Hoshiyo Shimura: Good idea. Thanks again. See you guys whenever.

Tamaki Ozu: Bye! Have a nice day!

I left the lab and walked back down the path to the main field. Taking Razor’s advice, I entered the dining hall and dug through the kitchen for a snack. After digging for a bit, I decided to put together a sandwich. While I was making it, Kenta walked into the building as well. I kept making my sandwich, but I figured talking to Kenta wouldn’t hurt, so I called out through the large opening in the wall.

Hoshiyo Shimura: Hey, Kenta. How’s it going?

Kenta Higoshi: Oh. Hello, Hoshiyo. I didn’t see you there.

Hoshiyo Shimura: Sorry. Didn’t mean to startle you.

Kenta Higoshi: It’s fine. I’m used to sudden loud noises from hunting.

Hoshiyo Shimura: By the way, why did you get into hunting in the first place? Just out of curiosity, I mean.

Kenta Higoshi: Well, I guess it just sorta grew on me while I was growing up. I’ve been doing it since I was a kid.

At this point I had finished making my sandwich and walked into the seating area to eat it.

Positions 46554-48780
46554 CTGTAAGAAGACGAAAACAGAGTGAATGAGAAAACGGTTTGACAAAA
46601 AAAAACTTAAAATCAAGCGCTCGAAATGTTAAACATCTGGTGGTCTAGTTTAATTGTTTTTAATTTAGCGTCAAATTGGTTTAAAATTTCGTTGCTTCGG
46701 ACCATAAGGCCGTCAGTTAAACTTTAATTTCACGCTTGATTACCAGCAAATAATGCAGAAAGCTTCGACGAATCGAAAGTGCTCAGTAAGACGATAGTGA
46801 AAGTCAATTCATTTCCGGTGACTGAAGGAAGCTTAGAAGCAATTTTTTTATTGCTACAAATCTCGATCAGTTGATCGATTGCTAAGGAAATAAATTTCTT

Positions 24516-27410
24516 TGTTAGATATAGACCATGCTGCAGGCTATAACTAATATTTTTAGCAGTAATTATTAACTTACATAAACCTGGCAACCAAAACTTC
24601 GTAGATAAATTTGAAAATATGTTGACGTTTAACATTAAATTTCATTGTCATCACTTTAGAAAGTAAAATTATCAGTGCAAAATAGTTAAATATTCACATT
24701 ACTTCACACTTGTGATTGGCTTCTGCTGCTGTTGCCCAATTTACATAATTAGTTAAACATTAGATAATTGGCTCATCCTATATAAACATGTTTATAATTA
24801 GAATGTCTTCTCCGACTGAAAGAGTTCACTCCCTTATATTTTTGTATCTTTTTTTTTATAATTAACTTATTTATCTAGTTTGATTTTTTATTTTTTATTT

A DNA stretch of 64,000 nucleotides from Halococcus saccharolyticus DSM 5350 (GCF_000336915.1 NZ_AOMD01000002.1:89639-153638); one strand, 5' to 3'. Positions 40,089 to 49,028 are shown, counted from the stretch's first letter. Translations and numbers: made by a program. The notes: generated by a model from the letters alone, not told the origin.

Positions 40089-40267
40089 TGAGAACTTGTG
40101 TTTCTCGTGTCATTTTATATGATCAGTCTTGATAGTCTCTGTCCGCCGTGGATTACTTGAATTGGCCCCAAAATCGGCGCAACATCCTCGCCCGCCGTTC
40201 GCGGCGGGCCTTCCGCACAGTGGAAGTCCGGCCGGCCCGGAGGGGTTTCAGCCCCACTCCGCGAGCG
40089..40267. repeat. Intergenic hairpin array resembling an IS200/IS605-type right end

Hoshiyo Shimura: Seriously?

Kenta Higoshi: Yeah. To be honest, I kinda grew up in the middle of nowhere. The reason I adapted to this camp so quickly is because the environment is practically identical to where I grew up. There weren’t many stores near enough to access, so my father taught me how to hunt for dinner. Turns out I was a natural. I entered all those marksmanship contests for the prize money so I could help out some more and have something to do.

Hoshiyo Shimura: Wow. That’s actually really cool!

Kenta Higoshi: Eh. I don’t think it’s that interesting.

Hoshiyo Shimura: Are you kidding? It totally is! If it weren’t for my supposedly genius IQ and natural skill at chemistry, I’d just be your average Mary Sue. Other than the occasional science experiment, none of my interests or hobbies are really all than unusual.